In Derbyshire a very special programme Changes is working with perpetrators of domestic abuse to change their behaviours.
Specialist support workers run one-to-one sessions with people who are concerned they might be hurting, scaring or controlling their partners.
The service delivered by Derbyshire Domestic Abuse Support Service, a consortium of NCHA’s Derbyshire WISH, Elm Foundation and Crossroads Derbyshire aims to promote healthy relationships. They hold perpetrators to account, support social change and stop the cycle of abuse.
Partners of those enrolled in the programme are also helped with a dedicated Partner Support Worker.
The programme, funded by the Derbyshire Police and Crime Commissioner, is a clear example of ‘invest to prevent’, the theme of this year’s UN 16 days of activism against gender-based violence campaign.
Dave went through the Changes programme in 2022.
At the time he was caught up in a relationship that he describes as “an overwhelming pattern of controlling behaviour and alcohol abuse.”
Although hesitant at first, Dave is very open about the affect the course had on him in the end, and how much his life has changed.
The support workers helped both Dave and his ex-partner. Since their separation, he now considers her his best friend, and they are successfully co-parenting their children.
He explains: “I learnt so much about what a healthy relationship is, how to create a relationship of mutual support. You have their back and they have yours. I’ve got a naturally controlling personality. But I’ve learnt that you can’t control other people’s behaviour, and you shouldn’t try.
“But my biggest takeaway was how to be honest with my feelings. We all wake up sometimes and things don’t feel ok, and that’s ok. But we need to admit it, to be able to say ‘I’m not feeling happy today’. My aggression was because I was truly unhappy. If I could have just been honest about that, things would have been so different.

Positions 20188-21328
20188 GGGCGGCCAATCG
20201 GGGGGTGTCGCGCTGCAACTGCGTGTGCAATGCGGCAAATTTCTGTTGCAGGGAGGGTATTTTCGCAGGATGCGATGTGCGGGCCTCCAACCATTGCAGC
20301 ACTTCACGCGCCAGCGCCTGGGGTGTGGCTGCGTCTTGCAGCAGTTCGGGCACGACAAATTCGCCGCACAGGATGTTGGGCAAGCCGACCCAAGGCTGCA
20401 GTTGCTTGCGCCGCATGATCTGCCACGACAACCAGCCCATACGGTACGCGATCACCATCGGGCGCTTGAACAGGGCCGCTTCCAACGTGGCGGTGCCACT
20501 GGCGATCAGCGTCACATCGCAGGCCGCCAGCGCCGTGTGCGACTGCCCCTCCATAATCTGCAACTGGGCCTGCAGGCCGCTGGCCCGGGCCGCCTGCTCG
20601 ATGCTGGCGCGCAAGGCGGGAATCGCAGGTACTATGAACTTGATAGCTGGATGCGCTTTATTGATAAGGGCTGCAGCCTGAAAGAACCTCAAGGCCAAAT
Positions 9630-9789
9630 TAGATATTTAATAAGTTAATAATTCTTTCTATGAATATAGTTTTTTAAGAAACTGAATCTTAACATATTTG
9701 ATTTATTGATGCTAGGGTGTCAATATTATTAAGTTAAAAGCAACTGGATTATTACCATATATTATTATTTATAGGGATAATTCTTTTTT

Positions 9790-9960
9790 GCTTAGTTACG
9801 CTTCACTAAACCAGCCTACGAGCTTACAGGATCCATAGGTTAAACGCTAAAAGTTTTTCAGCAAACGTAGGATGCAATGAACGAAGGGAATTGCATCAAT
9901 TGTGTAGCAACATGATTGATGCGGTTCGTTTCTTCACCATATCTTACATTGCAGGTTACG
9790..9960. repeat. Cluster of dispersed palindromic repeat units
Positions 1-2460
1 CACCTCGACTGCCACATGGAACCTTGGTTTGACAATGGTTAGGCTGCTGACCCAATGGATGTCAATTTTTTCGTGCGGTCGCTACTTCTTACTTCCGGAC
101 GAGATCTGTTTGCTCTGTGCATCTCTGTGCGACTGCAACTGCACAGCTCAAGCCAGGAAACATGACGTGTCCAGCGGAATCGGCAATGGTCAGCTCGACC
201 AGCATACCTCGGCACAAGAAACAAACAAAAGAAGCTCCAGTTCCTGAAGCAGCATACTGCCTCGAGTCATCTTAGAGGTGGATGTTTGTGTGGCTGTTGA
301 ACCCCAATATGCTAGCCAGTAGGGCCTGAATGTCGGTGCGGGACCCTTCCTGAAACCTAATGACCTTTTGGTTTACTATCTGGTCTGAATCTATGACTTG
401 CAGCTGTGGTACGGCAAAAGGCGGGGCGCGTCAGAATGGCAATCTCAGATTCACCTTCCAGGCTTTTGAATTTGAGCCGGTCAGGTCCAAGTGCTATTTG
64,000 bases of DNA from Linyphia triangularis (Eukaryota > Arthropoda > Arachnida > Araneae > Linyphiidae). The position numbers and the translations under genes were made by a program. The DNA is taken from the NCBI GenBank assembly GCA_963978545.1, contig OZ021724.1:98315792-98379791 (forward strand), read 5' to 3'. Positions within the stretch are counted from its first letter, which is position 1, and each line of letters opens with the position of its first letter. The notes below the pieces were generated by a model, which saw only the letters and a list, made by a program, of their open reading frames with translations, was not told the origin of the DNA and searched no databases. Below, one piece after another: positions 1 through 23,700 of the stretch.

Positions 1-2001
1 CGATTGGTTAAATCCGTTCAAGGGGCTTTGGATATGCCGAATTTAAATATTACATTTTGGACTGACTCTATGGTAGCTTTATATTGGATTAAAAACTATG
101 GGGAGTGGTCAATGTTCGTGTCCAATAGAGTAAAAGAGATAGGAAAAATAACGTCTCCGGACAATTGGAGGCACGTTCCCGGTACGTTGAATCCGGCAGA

“I talk to my friends all the time now. I ask them if they’re ok, I encourage them to open up about their emotions. ‘Cause men don’t talk! We don’t speak to each other. We don’t tell our friends when we feel miserable. But it’s ok to talk about our emotions – and it’s really important that we do!
“I’d advise anyone who’s thought, “I shouldn’t have done that” about their behaviour in their relationship, to reach out and seek help. The Changes programme is not judgemental and it allowed me to see things from both sides.
“I’ve learnt that everything starts with me. I’ve realised that I was a very insecure bloke. If I’m not happy or good to myself, how can I be good to others, and how can they be good to me?
“Services like this are so important. They changed my life.”
You can listen to more from Dave in a recent podcast for the Willow Trust.
Find out more
Changes is a voluntary programme for people looking to change their relationship behaviours.